In 1958, Dalhousie University Senate approved the process of establishing a School of Occupational Therapy at Dalhousie University.2 This plan lay dormant until 1981 when Barbara O'Shea was appointed as the founding Director of this School within the Faculty of Health Professions.2

The appointment of Barbara O'Shea as the school's first Director did not go unnoticed in regional, Atlantic papers. Most likely from the "Daily Gleaner" published in Fredericton, New Brunswick,3 the following article describes the opening of the school and its new Director:

"Dalhousie University names first therapy director

At the time of her appointment, Miss Barbara J. O'Shea was an Associate Professor in occupational therapy at Queen's University, a Department Assistant to the Department of Rehabilitation Medicine at Kingston General Hospital, each in Kingston, Ontario and a research consultant to the bio-engineering institute at the University of New Brunswick.

The new School of Occupational Therapy will serve the Atlantic provinces, with a four-year program (one year arts and science and three years professional program) leasing to the degree of Bachelor of Science in Occupational Therapy. The new school will open in September 1982 and admit 25 students who have completed the required arts and science course work, to the second year of the program, the first professional year of study. The School of Occupational Therapy will be a constituent part of the Faculty of Health Professions of which Dr. Robert S. Tonks is Dean. Professor O'Shea has taken an active role in local, provincial and national professional organization of occupational therapists, having held the positions of secretary-treasurer of the New Brunswick Society of Occupational Therapists, director of the Ontario Society of Occupational Therapists and president of the Canadian Association of Occupational Therapists. Professor O'Shea takes up her appointment at Dalhousie University on January 1 1981" 3

The School was established as an Atlantic School to serve the needs of the four Atlantic Provinces (Nova Scotia, New Brunswick, Prince Edward Island and Newfoundland and Labrador).2 In September 1982, the first class of 25 students selected from the four provinces was enrolled in the Bachelor of Science (Occupational Therapy) program.  In 1985, twenty-three students were awarded BSc(OT) degrees.2

Admission to the honours program in occupational therapy was based on successful completion of a minimum of one year university comprised of required prerequisite courses.  The program curriculum required three years of professional study, including 23 weeks of fieldwork integrated with academic study.2  Fieldwork was completed on a full-time basis under the guidance of preceptors in accredited fieldwork facilities throughout Atlantic Canada, with a requirement for completion of six weeks of fieldwork elsewhere in Canada.2 Since 1985, the permanent location of the School has been the original Forrest Building on the current Dalhousie campus - a building which had previously been home to the university's medical school.4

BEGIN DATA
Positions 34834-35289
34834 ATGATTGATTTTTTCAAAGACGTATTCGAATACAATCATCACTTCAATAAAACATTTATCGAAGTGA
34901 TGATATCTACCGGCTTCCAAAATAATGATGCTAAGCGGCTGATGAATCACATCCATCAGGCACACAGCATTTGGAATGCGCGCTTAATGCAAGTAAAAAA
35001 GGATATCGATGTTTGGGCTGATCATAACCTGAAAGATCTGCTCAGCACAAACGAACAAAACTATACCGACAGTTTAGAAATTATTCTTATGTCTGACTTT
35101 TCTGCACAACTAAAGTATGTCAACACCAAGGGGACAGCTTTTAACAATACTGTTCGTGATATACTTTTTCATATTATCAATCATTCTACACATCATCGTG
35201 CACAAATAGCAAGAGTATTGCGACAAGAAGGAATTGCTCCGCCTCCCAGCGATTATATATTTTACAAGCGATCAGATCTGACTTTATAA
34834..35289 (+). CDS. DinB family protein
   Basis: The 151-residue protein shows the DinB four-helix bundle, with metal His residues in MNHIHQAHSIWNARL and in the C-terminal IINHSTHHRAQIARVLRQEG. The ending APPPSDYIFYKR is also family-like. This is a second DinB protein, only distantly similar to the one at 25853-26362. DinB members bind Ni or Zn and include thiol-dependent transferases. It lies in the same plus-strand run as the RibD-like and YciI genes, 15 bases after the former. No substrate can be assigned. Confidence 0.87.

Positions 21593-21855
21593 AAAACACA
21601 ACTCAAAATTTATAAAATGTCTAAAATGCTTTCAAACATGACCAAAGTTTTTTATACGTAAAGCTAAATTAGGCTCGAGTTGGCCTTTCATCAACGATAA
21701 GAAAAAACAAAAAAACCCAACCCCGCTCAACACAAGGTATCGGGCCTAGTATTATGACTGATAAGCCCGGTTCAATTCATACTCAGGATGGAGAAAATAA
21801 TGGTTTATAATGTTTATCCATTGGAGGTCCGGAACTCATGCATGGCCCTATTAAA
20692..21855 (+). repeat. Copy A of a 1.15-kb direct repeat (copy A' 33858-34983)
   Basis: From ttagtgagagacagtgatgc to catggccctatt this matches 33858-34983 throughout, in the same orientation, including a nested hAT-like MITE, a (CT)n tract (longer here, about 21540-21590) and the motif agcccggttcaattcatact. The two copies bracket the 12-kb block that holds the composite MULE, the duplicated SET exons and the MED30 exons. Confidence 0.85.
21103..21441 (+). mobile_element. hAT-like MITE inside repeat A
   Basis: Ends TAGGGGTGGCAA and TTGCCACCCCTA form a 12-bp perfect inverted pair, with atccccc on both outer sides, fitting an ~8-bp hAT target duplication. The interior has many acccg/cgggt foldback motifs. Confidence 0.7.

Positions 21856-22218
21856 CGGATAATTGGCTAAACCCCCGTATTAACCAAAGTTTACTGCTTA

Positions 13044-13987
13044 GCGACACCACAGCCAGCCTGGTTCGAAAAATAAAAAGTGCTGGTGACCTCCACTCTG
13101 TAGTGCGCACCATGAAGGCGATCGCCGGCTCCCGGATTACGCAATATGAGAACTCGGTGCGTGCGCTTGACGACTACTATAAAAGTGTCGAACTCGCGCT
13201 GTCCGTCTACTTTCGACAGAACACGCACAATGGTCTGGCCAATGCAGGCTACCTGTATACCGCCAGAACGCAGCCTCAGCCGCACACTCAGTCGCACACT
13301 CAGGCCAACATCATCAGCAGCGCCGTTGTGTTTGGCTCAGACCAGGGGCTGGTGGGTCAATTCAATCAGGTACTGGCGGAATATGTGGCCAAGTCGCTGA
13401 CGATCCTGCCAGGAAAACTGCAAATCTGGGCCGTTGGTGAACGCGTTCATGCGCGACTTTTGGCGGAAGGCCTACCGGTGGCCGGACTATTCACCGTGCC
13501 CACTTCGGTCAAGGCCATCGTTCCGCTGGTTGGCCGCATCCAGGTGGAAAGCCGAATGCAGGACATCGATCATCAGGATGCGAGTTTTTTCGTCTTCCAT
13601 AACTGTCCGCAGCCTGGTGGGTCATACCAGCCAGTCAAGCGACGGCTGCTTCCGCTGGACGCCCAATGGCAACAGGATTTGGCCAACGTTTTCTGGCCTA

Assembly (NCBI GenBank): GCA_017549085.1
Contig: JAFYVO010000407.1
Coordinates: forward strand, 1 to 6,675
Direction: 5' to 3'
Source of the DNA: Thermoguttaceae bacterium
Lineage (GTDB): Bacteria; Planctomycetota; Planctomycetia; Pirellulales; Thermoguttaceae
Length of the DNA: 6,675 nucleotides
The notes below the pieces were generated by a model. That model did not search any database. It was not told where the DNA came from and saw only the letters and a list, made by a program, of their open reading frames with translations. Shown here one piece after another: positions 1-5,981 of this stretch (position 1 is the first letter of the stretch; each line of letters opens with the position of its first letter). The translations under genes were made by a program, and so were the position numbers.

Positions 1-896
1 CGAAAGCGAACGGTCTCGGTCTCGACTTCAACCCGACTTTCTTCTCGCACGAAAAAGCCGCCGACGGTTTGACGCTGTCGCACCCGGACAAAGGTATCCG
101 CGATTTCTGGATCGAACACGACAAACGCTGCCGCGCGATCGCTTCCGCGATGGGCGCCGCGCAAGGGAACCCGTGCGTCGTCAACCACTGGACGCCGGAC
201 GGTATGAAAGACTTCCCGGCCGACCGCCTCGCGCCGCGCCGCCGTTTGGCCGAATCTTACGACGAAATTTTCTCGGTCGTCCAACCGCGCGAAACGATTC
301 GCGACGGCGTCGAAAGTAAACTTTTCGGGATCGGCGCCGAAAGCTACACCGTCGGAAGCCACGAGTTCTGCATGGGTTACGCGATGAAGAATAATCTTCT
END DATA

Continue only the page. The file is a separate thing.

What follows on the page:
In 1998, the School began offering a Master of Science (Occupational Therapy) program through distance education.2 This was a thesis program open to qualified occupational therapists.  The first MSc(OT) degree was awarded in 2001.2 Subsequently, a coursework option was added to this program.

In 2006, a new entry-level MSc(OT) program was introduced when the educational requirements for Canadian occupational therapists were changed to require completion of a Masters program as entry to the profession.2  The last class of the BSc(OT) program will graduate in May 2007 to join over 600 alumni who have completed their degrees at the school.5, 6

For a virtual tour of the School as it is today, please visit the School of Occupational Therapy's website and click on "Virtual Tour", located on the homepage, to download the tour (depending on your connection speed, the virtual tour, which is an 8.03MB Microsoft PowerPoint file, may take some time to download).


1. Contributed and written by Judy Brodie through personal correspondence September 17, 2006.

2. Contributed and written by Barbara O'Shea through personal correspondence June 21, 2006.

3. The original clipping of this article was submitted by Kate Coffman courtesy of NBAOT Archives.

4. The Dalhousie Medical Alumni Association (1999).  Medical History Walking Tour. Retrieved November 26, 2006 from  

5. Dalhousie University's School of Occupational Therapy (February 7 2007). Transition Times (First Issue).

6. School of Occupational Therapy Alumni Association (2006). Alumni and friends. Retrieved February 19, 2007 from


Retrieved from Dalhousie University website